An inside job brings up images of bank raids and heists but in the modern world companies should be thinking just as seriously about the cyber threat coming from within their own business.
The possibility that a breach or a cyber attack could be down to an employee or former employee is growing all the time.
It could be a malicious attack from a disgruntled member of staff who has recently been sacked or who has a grudge against the business, for instance.
But more often the threat comes from the unintentional actions of untrained employees which put the business at risk and create cyber vulnerability.
It is well known that a high percentage of data breaches are down to human error or lack of awareness – and cyber predators are ready to take advantage.
Here are seven key tips to preventing an inside job – and dealing with it efficiently if the worst happens…
1. Start with the basics – train your staff to spot a phishing email
Phishing is an extremely simple scam which is easy to avoid with the correct training. However, approximately 94 per cent of malware enters a network via this method.
Phishing emails are becoming more sophisticated, deliberately targeting staff with messages that appear to be addressed to them individually from clients or suppliers. Many include attachments which mimic anything from invoices to tax documents.
Conducting fun, interesting and easy-to-implement staff training on a regular basis is key.
2. Ensure former employees do not have access to files and systems
A fired employee can be significant insider threat if they are able to access files and systems.
A Removing Access Policy and/or an Employee Termination Policy should be in place in advance. When an employee leaves the business, all access should be quickly removed. Not just to the building but to devices and software.
3. Utilise PoLP to limit access to the essentials, especially for short-term staff
When workers only stay in post for a matter of weeks or months a Principle of Least Privilege (PoLP) policy is an absolute essential.
This system sees a new arrival start with no privileges and only receive access to systems and files they need to do their job. It may seem a simple principle, but it takes planning because many security systems assign rights in groups rather than to individuals.
Businesses should map all job functions and what privileges they need – and avoid assigning privileges to guests, members of the public or those who do not need them.
4. Have a plan in place to deal with an insider incident
Companies need to be able to initiate security controls as soon as they suspect an employee or employees may be a threat to the business.
This can involve invoking or honing monitoring tools to begin to gather evidence and determining the threat and scale of the incident. Coordination with legal counsel can be initiated early to address privacy, data protection and legal responses.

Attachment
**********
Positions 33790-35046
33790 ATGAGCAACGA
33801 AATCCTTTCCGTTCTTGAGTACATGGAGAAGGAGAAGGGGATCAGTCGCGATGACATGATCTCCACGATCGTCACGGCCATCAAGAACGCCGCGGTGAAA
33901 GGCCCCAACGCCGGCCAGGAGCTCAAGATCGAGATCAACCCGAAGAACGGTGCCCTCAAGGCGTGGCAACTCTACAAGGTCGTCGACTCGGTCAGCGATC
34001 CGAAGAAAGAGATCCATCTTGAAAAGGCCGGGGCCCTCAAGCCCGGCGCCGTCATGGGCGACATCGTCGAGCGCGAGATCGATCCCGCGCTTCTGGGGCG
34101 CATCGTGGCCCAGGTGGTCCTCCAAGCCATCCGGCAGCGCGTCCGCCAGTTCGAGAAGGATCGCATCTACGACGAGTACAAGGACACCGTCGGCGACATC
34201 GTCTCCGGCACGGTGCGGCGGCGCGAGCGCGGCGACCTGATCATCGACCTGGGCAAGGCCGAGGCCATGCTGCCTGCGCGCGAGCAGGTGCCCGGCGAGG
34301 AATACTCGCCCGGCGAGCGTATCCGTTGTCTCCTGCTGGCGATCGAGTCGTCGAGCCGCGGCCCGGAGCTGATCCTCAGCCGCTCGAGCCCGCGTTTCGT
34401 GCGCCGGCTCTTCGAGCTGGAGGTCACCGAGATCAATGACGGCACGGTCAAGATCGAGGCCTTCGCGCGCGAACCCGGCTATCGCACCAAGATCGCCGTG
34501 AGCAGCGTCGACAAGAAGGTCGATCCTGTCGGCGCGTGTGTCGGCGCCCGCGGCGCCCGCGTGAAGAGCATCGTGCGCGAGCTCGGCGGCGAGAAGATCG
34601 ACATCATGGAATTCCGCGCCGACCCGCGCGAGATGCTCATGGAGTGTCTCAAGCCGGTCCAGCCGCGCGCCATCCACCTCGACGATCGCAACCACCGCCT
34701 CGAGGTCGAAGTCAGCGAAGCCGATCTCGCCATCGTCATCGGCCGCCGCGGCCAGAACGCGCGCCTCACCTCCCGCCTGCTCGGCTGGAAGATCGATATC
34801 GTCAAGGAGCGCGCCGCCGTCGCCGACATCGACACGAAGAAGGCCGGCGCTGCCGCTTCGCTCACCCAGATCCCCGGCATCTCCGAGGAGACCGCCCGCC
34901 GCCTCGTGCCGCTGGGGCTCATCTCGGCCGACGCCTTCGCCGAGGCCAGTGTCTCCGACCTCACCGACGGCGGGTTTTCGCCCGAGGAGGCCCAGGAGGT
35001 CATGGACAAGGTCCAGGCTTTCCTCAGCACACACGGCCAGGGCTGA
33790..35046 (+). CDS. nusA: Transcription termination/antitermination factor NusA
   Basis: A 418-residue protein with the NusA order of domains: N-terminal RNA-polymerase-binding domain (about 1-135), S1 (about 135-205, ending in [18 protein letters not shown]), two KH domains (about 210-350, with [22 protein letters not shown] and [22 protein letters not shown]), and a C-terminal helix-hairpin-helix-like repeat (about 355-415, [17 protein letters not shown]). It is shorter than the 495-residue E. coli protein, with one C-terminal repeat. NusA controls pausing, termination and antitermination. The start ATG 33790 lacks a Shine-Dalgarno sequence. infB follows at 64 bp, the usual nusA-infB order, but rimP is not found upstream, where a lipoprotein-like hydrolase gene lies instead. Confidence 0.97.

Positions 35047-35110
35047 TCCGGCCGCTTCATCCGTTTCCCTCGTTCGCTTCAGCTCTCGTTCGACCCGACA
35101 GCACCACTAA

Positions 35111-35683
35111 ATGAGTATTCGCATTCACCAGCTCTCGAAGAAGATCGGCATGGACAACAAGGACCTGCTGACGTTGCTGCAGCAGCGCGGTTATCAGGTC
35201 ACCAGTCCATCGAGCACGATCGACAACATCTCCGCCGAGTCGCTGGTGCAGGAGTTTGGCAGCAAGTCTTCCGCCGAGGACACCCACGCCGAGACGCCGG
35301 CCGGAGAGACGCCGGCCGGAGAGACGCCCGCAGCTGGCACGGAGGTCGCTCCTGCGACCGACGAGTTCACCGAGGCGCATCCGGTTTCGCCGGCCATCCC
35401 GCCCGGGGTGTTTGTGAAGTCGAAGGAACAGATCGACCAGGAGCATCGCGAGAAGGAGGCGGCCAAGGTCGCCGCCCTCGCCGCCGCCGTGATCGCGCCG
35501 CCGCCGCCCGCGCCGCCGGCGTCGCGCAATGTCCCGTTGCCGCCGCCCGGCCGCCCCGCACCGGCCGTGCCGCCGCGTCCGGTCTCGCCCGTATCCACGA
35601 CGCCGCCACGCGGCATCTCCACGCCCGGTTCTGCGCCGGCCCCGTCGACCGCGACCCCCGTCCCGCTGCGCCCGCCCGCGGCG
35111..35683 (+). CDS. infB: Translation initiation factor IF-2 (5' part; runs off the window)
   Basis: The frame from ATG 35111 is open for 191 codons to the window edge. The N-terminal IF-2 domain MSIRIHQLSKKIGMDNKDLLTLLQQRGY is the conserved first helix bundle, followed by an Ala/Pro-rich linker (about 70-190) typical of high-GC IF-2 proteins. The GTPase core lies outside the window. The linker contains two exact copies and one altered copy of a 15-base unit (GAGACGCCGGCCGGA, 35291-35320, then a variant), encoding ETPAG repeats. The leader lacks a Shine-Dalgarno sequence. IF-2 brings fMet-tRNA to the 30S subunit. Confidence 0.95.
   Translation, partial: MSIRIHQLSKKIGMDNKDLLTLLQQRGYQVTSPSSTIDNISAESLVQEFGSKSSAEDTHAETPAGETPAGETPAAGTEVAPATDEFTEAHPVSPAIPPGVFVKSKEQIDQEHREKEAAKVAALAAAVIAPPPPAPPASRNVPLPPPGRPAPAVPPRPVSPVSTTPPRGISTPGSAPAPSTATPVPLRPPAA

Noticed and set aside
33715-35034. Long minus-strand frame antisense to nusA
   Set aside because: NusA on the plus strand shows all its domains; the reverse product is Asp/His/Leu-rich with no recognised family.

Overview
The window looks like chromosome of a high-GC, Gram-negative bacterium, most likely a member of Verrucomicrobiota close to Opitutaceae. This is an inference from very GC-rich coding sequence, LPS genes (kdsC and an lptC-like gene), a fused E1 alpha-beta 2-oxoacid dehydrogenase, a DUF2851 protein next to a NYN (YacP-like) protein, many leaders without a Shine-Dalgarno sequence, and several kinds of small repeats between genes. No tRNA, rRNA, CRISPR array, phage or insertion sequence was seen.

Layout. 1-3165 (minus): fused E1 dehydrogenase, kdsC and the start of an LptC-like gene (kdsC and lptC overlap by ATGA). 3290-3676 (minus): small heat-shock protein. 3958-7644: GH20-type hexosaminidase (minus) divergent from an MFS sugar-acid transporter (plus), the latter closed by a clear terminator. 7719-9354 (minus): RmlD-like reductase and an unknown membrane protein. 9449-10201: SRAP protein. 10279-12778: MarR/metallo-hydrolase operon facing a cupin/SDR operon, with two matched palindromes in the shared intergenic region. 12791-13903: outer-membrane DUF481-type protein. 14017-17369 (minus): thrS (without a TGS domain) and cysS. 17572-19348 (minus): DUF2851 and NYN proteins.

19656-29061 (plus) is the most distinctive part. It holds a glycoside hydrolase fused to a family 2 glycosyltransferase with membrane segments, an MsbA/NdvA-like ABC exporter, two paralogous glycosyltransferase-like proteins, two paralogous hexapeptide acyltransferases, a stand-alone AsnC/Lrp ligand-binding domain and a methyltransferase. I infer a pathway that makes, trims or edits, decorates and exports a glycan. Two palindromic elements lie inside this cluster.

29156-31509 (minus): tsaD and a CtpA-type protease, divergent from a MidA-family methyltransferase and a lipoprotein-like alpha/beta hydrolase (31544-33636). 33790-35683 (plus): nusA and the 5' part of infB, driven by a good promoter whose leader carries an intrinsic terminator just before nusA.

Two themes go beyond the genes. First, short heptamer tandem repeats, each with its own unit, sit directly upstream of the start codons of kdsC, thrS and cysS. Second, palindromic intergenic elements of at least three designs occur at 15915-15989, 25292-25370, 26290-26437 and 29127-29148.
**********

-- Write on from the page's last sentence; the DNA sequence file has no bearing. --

Suspected employees could have their accounts frozen or they could be placed on forced leave or job rotation to allow for a forensic investigation to take place.
5. Be aware of what lack of preparation means
For those organisations without the appropriate controls in place, the scenario may play out very differently.
It can result in increased damage to the business in terms of data stolen and reputation lost. Falsely-accused employees may take legal action against a business, whilst distrust of the organisation may arise amongst other employees.
GDPR is also an important issue to consider in advance. The regulation threatens fines of up to 20 million Euros or 4 per cent of annual global turnover for businesses which suffer data breaches. It also sets out a strict time frame for the reporting of breaches – normally within 72 hours. So, it is not only vital for businesses to be GDPR compliant but also to have clear and tested procedures in place for when things do go wrong.
6. Use advance checks to reduce risk during recruitment
Thorough background and reference checks in advance of employment are some of the best methods employers can use to reduce insider threat. Always take up references.
7. Consider pros and cons of hiring external consultants to investigate internal threats
The advantage of hiring external consultants to help detect malicious employee behaviour is that they hold no loyalties or bias and cannot be influenced by people within the business.
They can also have knowledge and expertise that may not be present within the business and be able to see gaps in the business’s current cyber security policies that current staff are not aware of.
The downside is that, if the external consultants are not supported at the highest levels within the business, they can become hamstrung with internal politics. Without the authority to interview employees across the business and delve into its inner workings, they can be impeded by individuals who may not want them to advise new security controls (especially if they cause jobs losses or a restriction on current working practices).